I’ve always imagined that when I introduced my boyfriend to my family, it would be after a few months of dating, after which he would be a constant presence at family dinners, birthdays, and other events. Ideally, he would get to know my family slowly until they grew to love him as much as I do.
Unfortunately, in a cross-cultural relationship, where the guy is Chinese (and we’re dating in Beijing) and faces a slim to none chance of getting an American tourist visa, “ideal” is not always “reality.” In my case, it took a year and eight months before my boyfriend finally made it to California to meet my family and friends. It was a whole month of experiences, and a lot to wrap up in just one post. I’ll try to post here and there on various stories throughout the trip. In general, it went well. It probably helped that my mom speaks Mandarin and my sister is learning (and therefore had a live-in native speaker as her tutor for a month). My grandparents are amazing and funny and I love that they were able to communicate with my boyfriend. Somehow, he was able to understand my grandma’s made-up dialect consisting of Cantonese, Taishanese, and broken Mandarin. It was great…..in even the shortest of sentences, she was able to incorporate all three dialects =P
On my boyfriend’s side, I’m glad to say he enjoyed himself. The two differences between the US and China that he could not stop talking about were the levels of customer service in the US (“When you ask for a lemon for your water…..they bring you a whole plate!”) and the blue skies (“It’s fake. It must be fake.”). Since coming back to Beijing, he’s also noticed more that cars in China will speed up if a pedestrian is crossing the street, in order to turn the corner before they can finish crossing. It’s amazing to him that even if drivers in America don’t see you in time, they will slam on the brakes to let you cross first and then hold up a hand in apology.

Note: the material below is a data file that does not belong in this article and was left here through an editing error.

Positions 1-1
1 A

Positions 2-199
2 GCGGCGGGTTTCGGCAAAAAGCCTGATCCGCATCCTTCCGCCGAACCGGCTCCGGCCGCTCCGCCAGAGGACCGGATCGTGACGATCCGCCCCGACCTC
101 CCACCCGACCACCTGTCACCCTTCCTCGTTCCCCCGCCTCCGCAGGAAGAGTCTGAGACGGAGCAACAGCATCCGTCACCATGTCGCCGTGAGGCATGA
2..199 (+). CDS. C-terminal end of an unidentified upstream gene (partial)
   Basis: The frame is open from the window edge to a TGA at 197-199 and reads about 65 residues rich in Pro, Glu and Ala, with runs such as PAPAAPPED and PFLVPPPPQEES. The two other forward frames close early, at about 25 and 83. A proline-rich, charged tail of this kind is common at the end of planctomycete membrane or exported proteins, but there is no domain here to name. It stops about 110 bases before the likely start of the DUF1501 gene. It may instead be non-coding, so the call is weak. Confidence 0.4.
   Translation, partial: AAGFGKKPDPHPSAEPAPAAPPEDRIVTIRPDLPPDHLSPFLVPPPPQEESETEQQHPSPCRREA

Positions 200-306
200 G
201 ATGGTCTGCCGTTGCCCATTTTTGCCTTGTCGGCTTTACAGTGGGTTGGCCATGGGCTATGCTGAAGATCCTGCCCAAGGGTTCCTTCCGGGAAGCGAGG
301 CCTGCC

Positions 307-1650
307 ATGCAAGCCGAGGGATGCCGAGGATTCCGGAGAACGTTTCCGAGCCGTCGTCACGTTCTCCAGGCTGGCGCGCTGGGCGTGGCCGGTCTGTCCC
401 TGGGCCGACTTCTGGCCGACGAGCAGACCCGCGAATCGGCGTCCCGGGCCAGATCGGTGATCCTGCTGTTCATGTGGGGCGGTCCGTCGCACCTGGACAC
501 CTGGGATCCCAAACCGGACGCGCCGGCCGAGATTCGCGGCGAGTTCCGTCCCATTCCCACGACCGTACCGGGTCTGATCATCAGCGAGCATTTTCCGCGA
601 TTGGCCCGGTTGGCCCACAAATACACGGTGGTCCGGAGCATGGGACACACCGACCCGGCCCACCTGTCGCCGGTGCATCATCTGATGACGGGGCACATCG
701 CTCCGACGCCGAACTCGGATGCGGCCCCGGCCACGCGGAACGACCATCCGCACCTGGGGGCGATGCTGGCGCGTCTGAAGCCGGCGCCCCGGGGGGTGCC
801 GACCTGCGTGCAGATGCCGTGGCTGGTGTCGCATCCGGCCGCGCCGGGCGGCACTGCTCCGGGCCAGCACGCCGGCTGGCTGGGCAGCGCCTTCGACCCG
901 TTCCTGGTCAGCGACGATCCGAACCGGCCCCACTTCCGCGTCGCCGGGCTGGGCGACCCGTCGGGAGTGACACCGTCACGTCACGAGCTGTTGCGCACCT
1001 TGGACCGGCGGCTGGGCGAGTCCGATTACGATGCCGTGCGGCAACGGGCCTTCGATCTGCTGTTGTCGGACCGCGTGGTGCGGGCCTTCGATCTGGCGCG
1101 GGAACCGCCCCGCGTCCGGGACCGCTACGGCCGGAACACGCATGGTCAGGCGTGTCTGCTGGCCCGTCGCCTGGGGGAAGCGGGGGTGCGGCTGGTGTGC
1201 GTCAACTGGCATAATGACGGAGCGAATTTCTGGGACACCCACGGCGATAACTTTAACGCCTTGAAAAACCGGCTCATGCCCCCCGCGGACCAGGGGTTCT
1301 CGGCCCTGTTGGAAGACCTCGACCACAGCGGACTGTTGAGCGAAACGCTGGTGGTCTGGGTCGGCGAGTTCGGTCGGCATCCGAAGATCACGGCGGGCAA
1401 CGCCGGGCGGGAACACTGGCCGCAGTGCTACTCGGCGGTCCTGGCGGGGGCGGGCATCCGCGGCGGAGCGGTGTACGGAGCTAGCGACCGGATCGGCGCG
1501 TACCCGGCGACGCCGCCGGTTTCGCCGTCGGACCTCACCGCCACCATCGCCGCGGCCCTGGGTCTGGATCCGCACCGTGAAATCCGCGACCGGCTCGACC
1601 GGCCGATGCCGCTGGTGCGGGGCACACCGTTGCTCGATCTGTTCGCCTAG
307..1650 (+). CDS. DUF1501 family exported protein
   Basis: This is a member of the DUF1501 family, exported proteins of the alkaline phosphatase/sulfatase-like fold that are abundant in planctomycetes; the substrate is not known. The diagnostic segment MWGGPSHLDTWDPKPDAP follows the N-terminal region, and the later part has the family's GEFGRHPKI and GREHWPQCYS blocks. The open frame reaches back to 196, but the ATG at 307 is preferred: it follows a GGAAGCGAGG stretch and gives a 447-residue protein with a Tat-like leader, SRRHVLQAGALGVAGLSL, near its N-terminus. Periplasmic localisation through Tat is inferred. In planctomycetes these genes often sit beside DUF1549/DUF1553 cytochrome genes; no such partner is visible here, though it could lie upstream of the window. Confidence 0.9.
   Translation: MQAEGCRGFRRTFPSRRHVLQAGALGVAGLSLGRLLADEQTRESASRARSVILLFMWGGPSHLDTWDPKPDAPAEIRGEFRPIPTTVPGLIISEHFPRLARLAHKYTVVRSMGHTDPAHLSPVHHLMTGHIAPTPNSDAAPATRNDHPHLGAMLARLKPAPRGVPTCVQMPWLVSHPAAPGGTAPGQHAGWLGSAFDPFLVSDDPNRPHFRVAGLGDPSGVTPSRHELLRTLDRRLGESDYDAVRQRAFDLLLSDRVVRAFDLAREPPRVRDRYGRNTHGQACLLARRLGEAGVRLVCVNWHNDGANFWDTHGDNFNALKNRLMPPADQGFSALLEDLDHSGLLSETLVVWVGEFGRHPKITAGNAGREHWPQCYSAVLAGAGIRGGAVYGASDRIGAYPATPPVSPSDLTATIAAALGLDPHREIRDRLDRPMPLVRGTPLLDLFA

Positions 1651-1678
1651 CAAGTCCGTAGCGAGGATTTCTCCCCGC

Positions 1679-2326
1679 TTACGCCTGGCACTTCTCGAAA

On my end, I’m really glad he was able to see “my world.” I think that while the trip brought out some more differences between us, it also brought us to a new level in our relationship where we’re more willing than ever to work on those differences. The thing I love is that it’s those differences that make us special. Many of our inside jokes have to do with language, which I’ve always been fascinated with. I’m someone who loves asking questions (especially “Why?”) and dating a Chinese guy gives me the chance to ask a TON of questions as I try to understand this different culture. I’m fortunate to have a guy who is patient enough with me to answer all my questions!
More to come on our back-to-America trip!